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Analysis Report — whether to designate the Reid Road Reservoir Quarry in Ontario

December 2019

Table of contents

List of figures


Context of Request

On July 9, 2019, the Minister of Environment and Climate Change (the Minister) received a letter dated July 4, 2019 from a former Member of Parliament. The letter included a request for a joint federal-provincial environmental assessment of the Reid Road Reservoir Quarry (the Project), as proposed by James Dick Construction Ltd. (the proponent). The request expressed concerns about project-related impacts on water levels for Milton and surrounding areas, Provincially Significant Wetlands, the habitats of endangered and threatened species, and significant woodlands. The letter also requested information regarding the negative impacts of increased truck traffic on local streets and project-related effects on local aquifers.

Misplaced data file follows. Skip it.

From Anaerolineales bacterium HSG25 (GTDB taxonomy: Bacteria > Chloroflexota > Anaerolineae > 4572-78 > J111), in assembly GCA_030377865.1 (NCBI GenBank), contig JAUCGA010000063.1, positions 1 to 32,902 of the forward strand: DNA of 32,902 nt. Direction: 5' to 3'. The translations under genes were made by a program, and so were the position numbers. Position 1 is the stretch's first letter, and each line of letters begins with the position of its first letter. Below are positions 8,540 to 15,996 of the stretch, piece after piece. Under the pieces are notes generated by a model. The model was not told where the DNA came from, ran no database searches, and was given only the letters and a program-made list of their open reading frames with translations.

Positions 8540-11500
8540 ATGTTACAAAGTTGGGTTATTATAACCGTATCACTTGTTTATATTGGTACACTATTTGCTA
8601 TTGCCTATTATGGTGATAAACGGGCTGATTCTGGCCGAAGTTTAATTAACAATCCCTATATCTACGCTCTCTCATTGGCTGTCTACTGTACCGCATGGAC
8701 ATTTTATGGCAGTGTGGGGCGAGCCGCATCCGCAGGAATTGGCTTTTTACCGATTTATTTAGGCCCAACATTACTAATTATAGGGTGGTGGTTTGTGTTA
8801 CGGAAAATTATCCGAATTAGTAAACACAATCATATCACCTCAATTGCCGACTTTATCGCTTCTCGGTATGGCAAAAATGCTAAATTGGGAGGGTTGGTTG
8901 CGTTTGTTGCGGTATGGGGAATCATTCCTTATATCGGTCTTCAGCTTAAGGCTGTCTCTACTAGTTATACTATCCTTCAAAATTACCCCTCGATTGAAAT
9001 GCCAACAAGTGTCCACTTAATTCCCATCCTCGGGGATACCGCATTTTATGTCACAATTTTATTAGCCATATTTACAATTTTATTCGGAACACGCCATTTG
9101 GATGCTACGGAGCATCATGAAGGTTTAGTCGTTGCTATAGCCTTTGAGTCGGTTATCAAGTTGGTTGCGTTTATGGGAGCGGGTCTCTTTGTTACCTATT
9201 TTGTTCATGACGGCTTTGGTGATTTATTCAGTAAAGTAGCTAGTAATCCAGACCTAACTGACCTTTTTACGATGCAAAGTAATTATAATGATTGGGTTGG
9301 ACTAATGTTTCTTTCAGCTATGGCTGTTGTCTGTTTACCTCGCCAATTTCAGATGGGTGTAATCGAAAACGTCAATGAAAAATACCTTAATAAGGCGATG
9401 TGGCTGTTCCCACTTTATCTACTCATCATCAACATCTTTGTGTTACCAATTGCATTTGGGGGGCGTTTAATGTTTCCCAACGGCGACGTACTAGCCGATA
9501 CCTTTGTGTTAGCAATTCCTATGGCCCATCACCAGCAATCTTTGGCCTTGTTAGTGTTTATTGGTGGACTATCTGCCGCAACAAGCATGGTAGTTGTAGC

On July 19, 2019, the Impact Assessment Agency of Canada (the Agency) sent a letter to the proponent notifying them of the designation request and requesting information. The proponent responded on August 2 and August 6, 2019, with information about the Project, its potential adverse effects, proposed design and mitigation measures, and its view that the Project should not be designated. In addition, the Agency requested advice from federal authorities and provincial ministries. Advice on applicable legislative mechanisms and potential effects due to the Project was received from Environment and Climate Change Canada, Fisheries and Oceans Canada, and Natural Resources Canada. The Ministry of the Environment, Conservation and Parks, the Ministry of Natural Resources and Forestry, the Ministry of Transportation, and the Ministry of Tourism, Culture and Sport provided similar advice.

Project Context

Project overview